The power plant shall be obtained from an international supplier, whereas the Lead-acid battery system and roof-mounted lightweight compressed hydrogen storage system. The hydrogen will be taken from an indigenous supplier as declared by Indian railways.

For now, hydrogen shall be obtained from industries where it is produced as a byproduct. The next stage can be the incorporation of a system which shall produce hydrogen onboard using water-splitting technologies with the use of nanomaterials.

Another green alternative is to produce hydrogen from biogas or feedstock, which is under experimentation.

Impact

  • Cost – Buying/manufacturing hydrogen-powered trains are expensive in comparison to diesel locomotives. Still, the operational and maintenance cost would be lower in the long run, given the rechargeable nature of lithium-ion batteries.
  • Speed – These hydrogen-powered trains are capable of running at a speed of 140 km per hour, which is a competitive speed for diesel and electric trains.
  • Green economy – The incorporation of hydrogen propulsion in trains will reduce vehicular pollution.
  • Revenue – Hydrogen-powered trains make negligible noise and shall provide modern-day facilities which shall attract more passengers to travel by trains.
  • Capacity – Hydrogen-powered trains can carry up to 300 passengers at one time, which shall improve vehicular capacity.

Challenges

  • Production – Hydrogen is not freely available in the atmosphere. It, therefore, requires an energy input and a series of procedures to produce, store, and then use it. Challenge is to come across the most economical and convenient one through a fair amount of research and development.
  • Refueling infrastructure and distribution – If hydrogen has to be refilled into the onboard cylinders, technology and distribution infrastructure need to be developed.
  • High production cost – Although hydrogen-powered trains appear to be beneficial in the long run; they are also more expensive than diesel locomotives with a cost of around Rs. 53.29 Crore per train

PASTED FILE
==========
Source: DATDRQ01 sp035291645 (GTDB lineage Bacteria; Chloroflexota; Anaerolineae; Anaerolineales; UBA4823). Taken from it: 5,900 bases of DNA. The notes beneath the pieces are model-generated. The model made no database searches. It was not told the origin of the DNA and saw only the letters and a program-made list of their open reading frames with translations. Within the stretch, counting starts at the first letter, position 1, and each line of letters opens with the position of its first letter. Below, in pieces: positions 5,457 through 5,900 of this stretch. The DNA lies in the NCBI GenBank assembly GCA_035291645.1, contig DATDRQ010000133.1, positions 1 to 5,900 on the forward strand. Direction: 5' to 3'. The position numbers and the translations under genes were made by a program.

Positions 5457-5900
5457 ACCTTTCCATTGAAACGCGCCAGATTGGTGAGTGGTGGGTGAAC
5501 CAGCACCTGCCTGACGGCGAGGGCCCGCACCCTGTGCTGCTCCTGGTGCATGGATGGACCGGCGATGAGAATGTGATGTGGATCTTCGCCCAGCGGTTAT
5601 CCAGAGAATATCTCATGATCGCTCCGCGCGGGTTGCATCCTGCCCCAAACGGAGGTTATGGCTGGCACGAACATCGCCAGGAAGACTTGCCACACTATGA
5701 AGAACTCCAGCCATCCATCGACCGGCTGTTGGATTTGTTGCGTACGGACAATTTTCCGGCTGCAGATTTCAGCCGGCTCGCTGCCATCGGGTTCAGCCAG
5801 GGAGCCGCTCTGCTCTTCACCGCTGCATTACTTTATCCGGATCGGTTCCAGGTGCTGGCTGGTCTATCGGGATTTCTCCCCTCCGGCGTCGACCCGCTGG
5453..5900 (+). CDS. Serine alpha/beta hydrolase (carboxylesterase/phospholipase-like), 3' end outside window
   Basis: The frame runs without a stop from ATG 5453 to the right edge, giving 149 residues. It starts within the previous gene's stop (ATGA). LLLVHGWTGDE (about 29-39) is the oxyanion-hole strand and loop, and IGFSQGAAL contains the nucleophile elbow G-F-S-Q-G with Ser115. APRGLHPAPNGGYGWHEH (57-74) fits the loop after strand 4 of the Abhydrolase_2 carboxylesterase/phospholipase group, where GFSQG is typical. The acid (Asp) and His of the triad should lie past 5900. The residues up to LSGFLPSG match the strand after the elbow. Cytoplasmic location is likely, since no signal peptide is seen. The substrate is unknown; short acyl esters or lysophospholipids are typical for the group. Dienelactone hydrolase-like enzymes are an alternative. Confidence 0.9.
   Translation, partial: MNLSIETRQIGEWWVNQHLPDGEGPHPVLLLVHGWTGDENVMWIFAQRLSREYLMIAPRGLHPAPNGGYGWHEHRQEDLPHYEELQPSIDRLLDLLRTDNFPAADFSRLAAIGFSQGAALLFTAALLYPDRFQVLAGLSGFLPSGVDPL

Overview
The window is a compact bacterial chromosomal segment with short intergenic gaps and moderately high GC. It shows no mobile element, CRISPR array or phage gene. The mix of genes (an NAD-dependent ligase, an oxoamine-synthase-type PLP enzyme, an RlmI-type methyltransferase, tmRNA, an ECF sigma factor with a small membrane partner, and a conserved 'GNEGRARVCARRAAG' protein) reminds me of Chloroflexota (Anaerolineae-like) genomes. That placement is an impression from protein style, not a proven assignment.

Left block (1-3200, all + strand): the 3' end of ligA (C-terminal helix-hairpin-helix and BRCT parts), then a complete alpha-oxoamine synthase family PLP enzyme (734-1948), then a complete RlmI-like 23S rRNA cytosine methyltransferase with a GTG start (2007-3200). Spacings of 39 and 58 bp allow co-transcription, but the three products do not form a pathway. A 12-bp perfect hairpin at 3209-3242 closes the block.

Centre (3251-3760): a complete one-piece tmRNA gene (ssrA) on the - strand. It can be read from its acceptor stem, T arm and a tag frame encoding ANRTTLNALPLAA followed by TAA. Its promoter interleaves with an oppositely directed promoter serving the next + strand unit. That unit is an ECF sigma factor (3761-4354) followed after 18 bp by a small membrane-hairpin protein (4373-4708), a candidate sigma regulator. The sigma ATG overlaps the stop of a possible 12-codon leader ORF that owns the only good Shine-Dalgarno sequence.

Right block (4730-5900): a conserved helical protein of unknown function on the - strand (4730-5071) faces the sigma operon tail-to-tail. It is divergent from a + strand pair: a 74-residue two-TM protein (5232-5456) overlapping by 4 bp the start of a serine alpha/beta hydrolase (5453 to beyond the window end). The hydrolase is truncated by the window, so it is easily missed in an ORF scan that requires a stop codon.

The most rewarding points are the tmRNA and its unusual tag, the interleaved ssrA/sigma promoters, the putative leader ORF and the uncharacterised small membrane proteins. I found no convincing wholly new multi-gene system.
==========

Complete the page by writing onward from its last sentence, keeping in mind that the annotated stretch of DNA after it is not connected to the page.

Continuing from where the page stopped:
• Uncertainty about applications in freight – The technology is powerful enough to shuttle passenger services. Yet, it is not yet clear whether the same can be viable for pulling heavyweight of the freight traffic.

Conclusion

The year 2020 is expected to become the year of the hydrogen fuel cells in India. Certainly, this will be the biggest driving force in achieving the electrification target of the entire rail network by 2024. This will make it the first railway in the entire world, of this scale and size, to be run entirely on electricity. So far, 37,500 km (58%) of routes are electrified with 25 KVAC electric traction in India.

Looking ahead, hydrogen is expected to be the most promising technology to give birth to a zero-emission railway network in India by 2030 for a more sustainable future.

Bharti Jain

Bharti is an Electronics and Communication Engineer, graduated from Amity School of Engineering and Technology, GGSIPU, Delhi in 2011. She started her career as a Digital Signal Processing Firmware Engineer in Azcom Info solutions Pvt. Ltd, Delhi-NCR. She has worked on Physical Layer of LTE in MATLAB and C for over two years, delivering the TI emulators to French army for LTE-based communication. Presently, she is a PMP and ISO 9001:2015 Certified Project manager working in RITES Ltd, Ministry of Railways. With an immense experience of management of Signaling and telecommunication projects for Indian Railways and energy sectors across the country. She has received training in several technical courses such as ‘Train Protection and Warning Systems, Automatic Fare Collection System in Metro train, Basic Signalling Courses, and Project Management Professional Course as a member of the global Project Management Institute, USA. She has also received various accolades from the company for her innovative efforts and technical publications.